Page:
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WATCH: 5 tips for talking to children about COVID-19

The uncertainty of the coronavirus pandemic has caused stress for millions across the globe. For children, who have seen their daily lives and schooling structures upended, the stress may manifest in different ways.

Watch the conversation in the player above.

PBS NewsHour correspondent William Brangham spoke to child psychiatrist Dr. Helen Egger of the NYU Langone Health’s child and adolescent psychiatry department on the subject.

How do I talk to my child about the coronavirus?

A major consideration by many parents and caregivers is how to talk about the global pandemic in the first place. Egger said that can depend on the age of the child.

“You have to really target your child’s developmental level,” she said.

One of the best things to do for younger kids: keep things simple, Egger said. Many adults feel the need to thoroughly explain things, when most kids just need a short and concrete explanation for why they’re wearing masks, or why they can’t go to school and see their friends.

READ MORE: 10 tips for talking about coronavirus with your kids

For older kids and teens, Egger recommends limiting exposure to news about the pandemic and creating “COVID-19 free zones” where conversations steer away from the virus at certain times or places.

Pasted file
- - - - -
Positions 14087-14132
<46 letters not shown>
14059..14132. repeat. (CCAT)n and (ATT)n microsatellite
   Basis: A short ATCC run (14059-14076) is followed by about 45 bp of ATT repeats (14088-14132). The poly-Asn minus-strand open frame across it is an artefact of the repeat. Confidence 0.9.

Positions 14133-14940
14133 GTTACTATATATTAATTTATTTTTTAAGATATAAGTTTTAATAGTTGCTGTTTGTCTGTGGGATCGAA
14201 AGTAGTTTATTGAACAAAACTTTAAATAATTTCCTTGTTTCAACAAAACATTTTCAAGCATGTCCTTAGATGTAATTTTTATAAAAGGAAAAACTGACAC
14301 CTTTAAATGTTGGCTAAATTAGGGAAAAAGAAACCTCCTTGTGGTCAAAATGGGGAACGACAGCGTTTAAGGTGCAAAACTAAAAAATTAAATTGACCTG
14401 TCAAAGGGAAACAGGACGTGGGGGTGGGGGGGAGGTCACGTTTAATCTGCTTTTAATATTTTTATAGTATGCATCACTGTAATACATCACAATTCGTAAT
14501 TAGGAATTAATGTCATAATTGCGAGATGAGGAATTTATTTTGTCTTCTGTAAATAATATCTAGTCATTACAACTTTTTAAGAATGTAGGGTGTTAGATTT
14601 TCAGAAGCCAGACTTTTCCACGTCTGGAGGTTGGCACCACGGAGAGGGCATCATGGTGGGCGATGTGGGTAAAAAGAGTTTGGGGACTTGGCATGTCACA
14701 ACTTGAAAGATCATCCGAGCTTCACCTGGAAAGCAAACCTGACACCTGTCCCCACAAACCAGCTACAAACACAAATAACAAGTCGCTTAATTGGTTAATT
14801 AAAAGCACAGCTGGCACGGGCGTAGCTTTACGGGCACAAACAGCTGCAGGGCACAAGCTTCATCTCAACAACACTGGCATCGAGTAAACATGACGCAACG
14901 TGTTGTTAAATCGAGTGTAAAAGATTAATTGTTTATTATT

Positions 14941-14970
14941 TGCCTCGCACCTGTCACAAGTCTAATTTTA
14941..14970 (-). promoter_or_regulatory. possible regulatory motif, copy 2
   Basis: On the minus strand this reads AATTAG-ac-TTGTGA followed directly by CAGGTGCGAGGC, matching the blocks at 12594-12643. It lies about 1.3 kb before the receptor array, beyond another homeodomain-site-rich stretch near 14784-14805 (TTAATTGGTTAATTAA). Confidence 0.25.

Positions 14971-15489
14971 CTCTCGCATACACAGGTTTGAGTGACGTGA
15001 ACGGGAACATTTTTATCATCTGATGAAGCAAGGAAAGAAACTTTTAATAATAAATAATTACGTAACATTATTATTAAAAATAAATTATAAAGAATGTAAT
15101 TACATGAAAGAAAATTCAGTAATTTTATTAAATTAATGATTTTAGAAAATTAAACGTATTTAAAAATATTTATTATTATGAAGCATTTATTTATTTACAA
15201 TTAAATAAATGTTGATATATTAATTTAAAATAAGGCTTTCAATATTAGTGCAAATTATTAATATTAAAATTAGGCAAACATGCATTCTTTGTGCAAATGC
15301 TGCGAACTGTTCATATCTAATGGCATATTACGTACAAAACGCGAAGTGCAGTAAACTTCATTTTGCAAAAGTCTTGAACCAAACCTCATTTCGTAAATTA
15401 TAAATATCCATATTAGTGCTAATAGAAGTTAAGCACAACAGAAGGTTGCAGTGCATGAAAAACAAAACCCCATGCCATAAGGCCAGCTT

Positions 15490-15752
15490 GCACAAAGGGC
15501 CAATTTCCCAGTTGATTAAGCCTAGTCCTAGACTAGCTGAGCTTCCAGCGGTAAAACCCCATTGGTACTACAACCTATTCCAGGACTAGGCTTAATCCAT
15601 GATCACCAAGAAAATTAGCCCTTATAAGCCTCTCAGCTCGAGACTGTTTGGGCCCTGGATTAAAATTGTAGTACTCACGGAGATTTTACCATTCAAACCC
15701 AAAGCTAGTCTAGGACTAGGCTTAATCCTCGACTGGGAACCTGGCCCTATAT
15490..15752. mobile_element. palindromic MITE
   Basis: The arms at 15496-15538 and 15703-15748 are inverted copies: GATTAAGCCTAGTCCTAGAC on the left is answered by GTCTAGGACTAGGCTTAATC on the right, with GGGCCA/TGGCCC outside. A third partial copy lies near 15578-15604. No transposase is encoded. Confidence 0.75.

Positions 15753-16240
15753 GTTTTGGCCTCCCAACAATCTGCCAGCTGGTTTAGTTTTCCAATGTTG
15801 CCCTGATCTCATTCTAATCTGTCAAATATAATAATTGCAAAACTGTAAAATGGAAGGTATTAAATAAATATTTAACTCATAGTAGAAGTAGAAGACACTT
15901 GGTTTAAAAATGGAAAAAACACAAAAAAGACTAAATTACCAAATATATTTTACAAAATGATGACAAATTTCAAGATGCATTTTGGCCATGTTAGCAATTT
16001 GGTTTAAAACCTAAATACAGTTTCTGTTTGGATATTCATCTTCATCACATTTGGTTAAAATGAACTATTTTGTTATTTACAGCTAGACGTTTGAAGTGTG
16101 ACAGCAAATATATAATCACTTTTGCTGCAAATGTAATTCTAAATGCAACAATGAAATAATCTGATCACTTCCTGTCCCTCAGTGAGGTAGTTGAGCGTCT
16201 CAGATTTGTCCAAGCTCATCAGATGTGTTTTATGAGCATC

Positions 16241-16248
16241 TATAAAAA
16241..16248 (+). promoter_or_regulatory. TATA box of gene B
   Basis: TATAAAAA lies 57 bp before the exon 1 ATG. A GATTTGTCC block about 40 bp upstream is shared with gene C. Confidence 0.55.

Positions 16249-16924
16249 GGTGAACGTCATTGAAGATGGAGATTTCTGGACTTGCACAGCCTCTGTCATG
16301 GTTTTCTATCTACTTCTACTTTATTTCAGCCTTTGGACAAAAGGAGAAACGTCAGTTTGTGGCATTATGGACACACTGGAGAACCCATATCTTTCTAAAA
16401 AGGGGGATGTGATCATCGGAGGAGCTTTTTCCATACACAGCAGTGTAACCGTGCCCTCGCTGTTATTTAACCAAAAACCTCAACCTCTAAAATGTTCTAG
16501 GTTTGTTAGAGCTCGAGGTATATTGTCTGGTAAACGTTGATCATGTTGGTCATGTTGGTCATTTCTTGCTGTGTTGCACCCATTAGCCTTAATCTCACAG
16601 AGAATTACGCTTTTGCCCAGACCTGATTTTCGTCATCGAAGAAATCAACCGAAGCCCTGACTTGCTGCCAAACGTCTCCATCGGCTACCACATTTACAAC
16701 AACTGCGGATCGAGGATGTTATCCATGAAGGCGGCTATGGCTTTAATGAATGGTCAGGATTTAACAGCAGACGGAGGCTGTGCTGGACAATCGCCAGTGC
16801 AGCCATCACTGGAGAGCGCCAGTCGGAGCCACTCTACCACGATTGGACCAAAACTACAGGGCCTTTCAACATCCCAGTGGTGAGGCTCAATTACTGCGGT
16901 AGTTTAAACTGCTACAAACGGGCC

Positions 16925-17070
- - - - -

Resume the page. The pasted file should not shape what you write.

In general, making sure kids feel safe and assured helps them cope with stressful times like these.

“This is a time of tremendous loss and change,” she said.

How strict should I be about routines?

A lot of adults are dealing with the pandemic by maintaining strict schedules. Egger said this can also be helpful for kids, especially since their normal routines have been completely upended.

“Having a routine is critically important, children thrive on regularity,” she said.

Making time for kids to focus on schoolwork is important, but Egger also said many parents think they need to embody “an instagram perfection of homeschooling,” when the reality is that perfection is not attainable and giving kids as much learning time as possible is enough.

She said it’s also important to create time for play or relaxing activities, rather than having a schedule full of tasks.

“There are other important things — you have to schedule time for fun,” she said.

Along with keeping a routine of activities, it’s also important to make a space for personal time, Egger said, especially in houses with siblings.

“People need time to themselves,” she said.

How do children cope with the big changes in their lives?

Just like adults, kids are feeling stress and anxiety about the changes to their lives and the uncertainty during this global pandemic.

“Every family and organization will be facing these kinds of issues,” Egger said.

Much like adults, she said kids have their own ways of coping.

A child may refuse to do their homework or exhibit developmental regressions. Egger said this is all normal, but the solution is to find the underlying cause of the behavior. If you can figure out why they are exhibiting certain behaviors, it’s easier to address the potential causes.